Sonia Sotomayor: There is 'still a need' for affirmative action

In her new memoir, “My Beloved World,’’ Supreme Court Associate Justice Sonia Sotomayor writes candidly about  being raised by a single mother in the Bronx after her father's death and her fight against Type 1 diabetes, as well as her journey to make history.

Sotomayor, 58, the daughter of Puerto Rican immigrants, received full scholarships to Princeton University and Yale Law School with help from affirmative action programs. She spoke with TODAY's Savannah Guthrie about what bearing her upbringing may have on issues — including affirmative action policies — she must now address.

“The initial plans that I was a beneficiary of were very different,’’ Sotomayor told Guthrie in the interview, which aired Monday. “They said to schools and to employers, ‘You can't limit your hiring from pools that are segregated.’ The plans that the courts were dealing with over the years were plans that had fixed quotas, plans that specified that certain numbers of minorities had to be taken into schools.

“When I call myself an affirmative action baby, I'm talking about the essence of what affirmative action was when it started.”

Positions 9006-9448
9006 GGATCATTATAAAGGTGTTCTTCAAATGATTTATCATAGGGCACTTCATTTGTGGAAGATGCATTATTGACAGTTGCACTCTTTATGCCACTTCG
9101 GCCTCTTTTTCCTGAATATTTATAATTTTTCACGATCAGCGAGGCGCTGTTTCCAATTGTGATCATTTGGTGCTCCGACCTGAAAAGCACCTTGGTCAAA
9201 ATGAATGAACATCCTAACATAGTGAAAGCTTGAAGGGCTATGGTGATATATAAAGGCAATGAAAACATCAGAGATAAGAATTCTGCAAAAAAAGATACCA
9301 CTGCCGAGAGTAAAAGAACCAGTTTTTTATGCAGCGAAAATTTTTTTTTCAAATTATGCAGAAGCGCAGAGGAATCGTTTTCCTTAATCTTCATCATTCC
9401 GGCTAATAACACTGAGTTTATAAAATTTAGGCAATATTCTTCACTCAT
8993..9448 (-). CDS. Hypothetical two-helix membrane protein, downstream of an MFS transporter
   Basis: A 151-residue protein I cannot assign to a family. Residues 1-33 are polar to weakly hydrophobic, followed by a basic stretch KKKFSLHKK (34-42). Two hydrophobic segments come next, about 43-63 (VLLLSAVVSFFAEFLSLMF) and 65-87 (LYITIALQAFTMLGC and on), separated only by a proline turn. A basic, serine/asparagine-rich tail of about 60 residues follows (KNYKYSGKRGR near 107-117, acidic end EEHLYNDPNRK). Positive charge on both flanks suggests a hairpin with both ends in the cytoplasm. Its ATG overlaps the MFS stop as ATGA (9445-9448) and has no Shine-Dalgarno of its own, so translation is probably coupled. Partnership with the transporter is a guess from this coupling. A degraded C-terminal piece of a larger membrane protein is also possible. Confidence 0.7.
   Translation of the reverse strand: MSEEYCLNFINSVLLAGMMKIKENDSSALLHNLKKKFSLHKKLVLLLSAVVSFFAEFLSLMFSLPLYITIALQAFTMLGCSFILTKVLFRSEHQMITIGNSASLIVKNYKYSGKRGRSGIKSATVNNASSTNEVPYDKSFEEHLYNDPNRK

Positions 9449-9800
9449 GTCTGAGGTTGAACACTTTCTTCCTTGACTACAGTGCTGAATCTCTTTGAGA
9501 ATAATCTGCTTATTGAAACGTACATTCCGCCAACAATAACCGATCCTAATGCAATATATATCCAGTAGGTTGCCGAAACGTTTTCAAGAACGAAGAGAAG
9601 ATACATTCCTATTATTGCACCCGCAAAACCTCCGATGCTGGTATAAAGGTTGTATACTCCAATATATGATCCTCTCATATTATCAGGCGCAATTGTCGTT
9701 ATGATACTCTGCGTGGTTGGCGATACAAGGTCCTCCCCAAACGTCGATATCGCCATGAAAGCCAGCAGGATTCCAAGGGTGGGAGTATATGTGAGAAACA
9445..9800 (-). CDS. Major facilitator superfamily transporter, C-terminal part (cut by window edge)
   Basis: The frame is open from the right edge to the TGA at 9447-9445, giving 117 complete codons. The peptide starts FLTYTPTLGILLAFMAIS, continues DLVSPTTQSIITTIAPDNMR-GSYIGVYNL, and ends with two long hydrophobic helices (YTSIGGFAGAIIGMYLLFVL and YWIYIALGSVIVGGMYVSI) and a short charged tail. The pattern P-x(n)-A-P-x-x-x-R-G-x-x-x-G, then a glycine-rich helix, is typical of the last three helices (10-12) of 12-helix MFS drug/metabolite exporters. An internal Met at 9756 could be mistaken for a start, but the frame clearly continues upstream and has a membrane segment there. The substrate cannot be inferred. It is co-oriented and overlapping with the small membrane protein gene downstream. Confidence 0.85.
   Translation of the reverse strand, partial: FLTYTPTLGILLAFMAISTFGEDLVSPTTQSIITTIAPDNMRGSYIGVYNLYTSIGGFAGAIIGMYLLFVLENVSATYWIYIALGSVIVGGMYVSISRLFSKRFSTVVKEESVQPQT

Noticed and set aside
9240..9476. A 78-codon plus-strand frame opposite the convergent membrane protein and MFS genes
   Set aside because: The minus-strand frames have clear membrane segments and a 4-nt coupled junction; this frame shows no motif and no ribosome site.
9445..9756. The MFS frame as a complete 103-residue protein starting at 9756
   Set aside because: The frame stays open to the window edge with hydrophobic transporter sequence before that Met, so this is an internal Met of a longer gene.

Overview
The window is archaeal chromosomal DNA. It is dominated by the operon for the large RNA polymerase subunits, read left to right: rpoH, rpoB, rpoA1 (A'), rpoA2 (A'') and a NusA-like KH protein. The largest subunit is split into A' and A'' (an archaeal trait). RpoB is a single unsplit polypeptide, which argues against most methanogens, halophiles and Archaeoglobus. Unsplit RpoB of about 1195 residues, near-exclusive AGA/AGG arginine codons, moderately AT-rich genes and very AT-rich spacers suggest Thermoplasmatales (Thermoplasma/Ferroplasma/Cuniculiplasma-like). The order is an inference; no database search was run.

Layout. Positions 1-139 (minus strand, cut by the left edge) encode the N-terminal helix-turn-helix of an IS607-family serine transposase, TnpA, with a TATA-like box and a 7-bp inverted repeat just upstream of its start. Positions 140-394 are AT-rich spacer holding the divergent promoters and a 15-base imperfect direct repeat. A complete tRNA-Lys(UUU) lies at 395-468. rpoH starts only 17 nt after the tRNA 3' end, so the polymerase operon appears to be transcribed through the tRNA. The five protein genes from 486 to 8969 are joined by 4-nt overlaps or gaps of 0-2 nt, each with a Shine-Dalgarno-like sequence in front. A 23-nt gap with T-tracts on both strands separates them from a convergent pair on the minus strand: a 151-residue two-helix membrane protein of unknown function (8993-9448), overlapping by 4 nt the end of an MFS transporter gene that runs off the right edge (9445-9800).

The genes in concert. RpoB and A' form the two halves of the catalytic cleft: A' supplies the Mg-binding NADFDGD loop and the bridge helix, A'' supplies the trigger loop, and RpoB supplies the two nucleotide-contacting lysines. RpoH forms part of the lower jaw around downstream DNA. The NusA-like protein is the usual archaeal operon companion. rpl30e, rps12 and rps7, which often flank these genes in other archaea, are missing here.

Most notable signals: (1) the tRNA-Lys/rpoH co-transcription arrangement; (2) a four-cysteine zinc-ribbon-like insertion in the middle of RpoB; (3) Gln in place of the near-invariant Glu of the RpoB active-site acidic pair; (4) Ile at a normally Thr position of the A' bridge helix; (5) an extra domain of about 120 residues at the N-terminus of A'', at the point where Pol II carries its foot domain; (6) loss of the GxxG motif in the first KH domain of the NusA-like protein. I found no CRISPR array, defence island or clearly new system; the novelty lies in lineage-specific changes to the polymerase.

While affirmative action has come under fire from the likes of Sotomayor’s fellow Supreme Court justice Clarence Thomas, she believes that policy still has a place.

“There's still a need for people to be sensitive to the fact that they feel more comfortable with people who look like them,’’ said Sotomayor, the court's first-ever Hispanic justice. “And that you have to be conscious about the way in which the structures you put into place will limit the opportunities for others.”

Sotomayor experienced the issue's controversial sting in high school. 

"You can't be a minority in this society without having someone express disapproval about affirmative action,'' she said on "60 Minutes" Sunday. "From the first day I received in high school a card from Princeton telling me that it was possible that I was gonna get in, I was stopped by the school nurse and asked why I was sent a possible and the number one and the number two in the class were not. Now I didn't know about affirmative action. But from the tone of her question I understood that she thought there was something wrong with them looking at me and not looking at those other two students." 

Though Sotomayor believes the court's controversial decisions allow for dialogue to begin, she knows that there's a price for the losing side.

“Oh my God, I don't think you can say anyone looks forward to controversy,’’ she said. “ I think that the day a justice forgets that each decision comes at a cost to someone, then I think you start losing your humanity.”

The Supreme Court has often been deeply divided, but Sotomayor said it's the issues, not the partisanship, that draw the line.

“It doesn’t fracture along the ideological lines,’’ Sotomayor said. “It fractures possibly more often on your basic interpretive approach.”

The second half of Sotomayor's TODAY airs Tuesday, as she tells Guthrie about her difficult childhood in the Bronx, her struggles with diabetes and more. 


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